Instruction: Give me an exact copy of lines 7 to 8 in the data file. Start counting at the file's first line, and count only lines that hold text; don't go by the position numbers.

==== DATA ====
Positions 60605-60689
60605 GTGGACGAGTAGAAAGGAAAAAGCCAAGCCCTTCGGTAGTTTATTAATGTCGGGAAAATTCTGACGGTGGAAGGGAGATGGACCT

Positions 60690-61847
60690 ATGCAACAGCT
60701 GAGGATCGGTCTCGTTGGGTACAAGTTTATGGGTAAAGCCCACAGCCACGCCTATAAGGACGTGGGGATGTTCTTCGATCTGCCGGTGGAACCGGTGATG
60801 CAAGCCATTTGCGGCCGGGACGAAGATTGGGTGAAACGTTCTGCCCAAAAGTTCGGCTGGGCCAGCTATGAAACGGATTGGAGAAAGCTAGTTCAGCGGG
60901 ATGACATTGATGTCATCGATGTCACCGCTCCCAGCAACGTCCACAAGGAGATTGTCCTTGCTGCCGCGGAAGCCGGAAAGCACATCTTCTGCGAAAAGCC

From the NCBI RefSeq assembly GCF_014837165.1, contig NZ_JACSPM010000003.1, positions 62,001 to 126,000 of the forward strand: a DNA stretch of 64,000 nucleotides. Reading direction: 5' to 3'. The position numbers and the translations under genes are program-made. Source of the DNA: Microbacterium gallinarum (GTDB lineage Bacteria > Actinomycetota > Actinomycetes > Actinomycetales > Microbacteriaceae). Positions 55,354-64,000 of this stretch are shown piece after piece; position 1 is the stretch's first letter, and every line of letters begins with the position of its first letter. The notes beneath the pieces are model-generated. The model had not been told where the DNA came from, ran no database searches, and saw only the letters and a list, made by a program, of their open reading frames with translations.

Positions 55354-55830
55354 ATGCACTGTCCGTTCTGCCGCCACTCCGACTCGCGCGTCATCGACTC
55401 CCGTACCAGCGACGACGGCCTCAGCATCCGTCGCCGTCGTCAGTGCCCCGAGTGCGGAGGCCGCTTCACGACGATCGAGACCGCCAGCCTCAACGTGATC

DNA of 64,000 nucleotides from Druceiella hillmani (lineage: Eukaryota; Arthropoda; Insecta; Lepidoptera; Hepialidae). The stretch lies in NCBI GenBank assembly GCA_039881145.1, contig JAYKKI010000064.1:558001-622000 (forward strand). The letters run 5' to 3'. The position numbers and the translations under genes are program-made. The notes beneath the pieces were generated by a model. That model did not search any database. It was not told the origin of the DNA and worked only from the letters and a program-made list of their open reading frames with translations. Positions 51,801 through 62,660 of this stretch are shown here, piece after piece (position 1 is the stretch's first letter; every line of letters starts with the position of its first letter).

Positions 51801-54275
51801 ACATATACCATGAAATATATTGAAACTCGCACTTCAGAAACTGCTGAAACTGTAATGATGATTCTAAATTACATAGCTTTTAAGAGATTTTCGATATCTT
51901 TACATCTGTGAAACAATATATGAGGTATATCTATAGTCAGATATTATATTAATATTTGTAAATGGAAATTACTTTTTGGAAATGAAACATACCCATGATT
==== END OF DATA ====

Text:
60901 ATGACATTGATGTCATCGATGTCACCGCTCCCAGCAACGTCCACAAGGAGATTGTCCTTGCTGCCGCGGAAGCCGGAAAGCACATCTTCTGCGAAAAGCC

From the NCBI RefSeq assembly GCF_014837165.1, contig NZ_JACSPM010000003.1, positions 62,001 to 126,000 of the forward strand: a DNA stretch of 64,000 nucleotides. Reading direction: 5' to 3'. The position numbers and the translations under genes are program-made. Source of the DNA: Microbacterium gallinarum (GTDB lineage Bacteria > Actinomycetota > Actinomycetes > Actinomycetales > Microbacteriaceae). Positions 55,354-64,000 of this stretch are shown piece after piece; position 1 is the stretch's first letter, and every line of letters begins with the position of its first letter. The notes beneath the pieces are model-generated. The model had not been told where the DNA came from, ran no database searches, and saw only the letters and a list, made by a program, of their open reading frames with translations.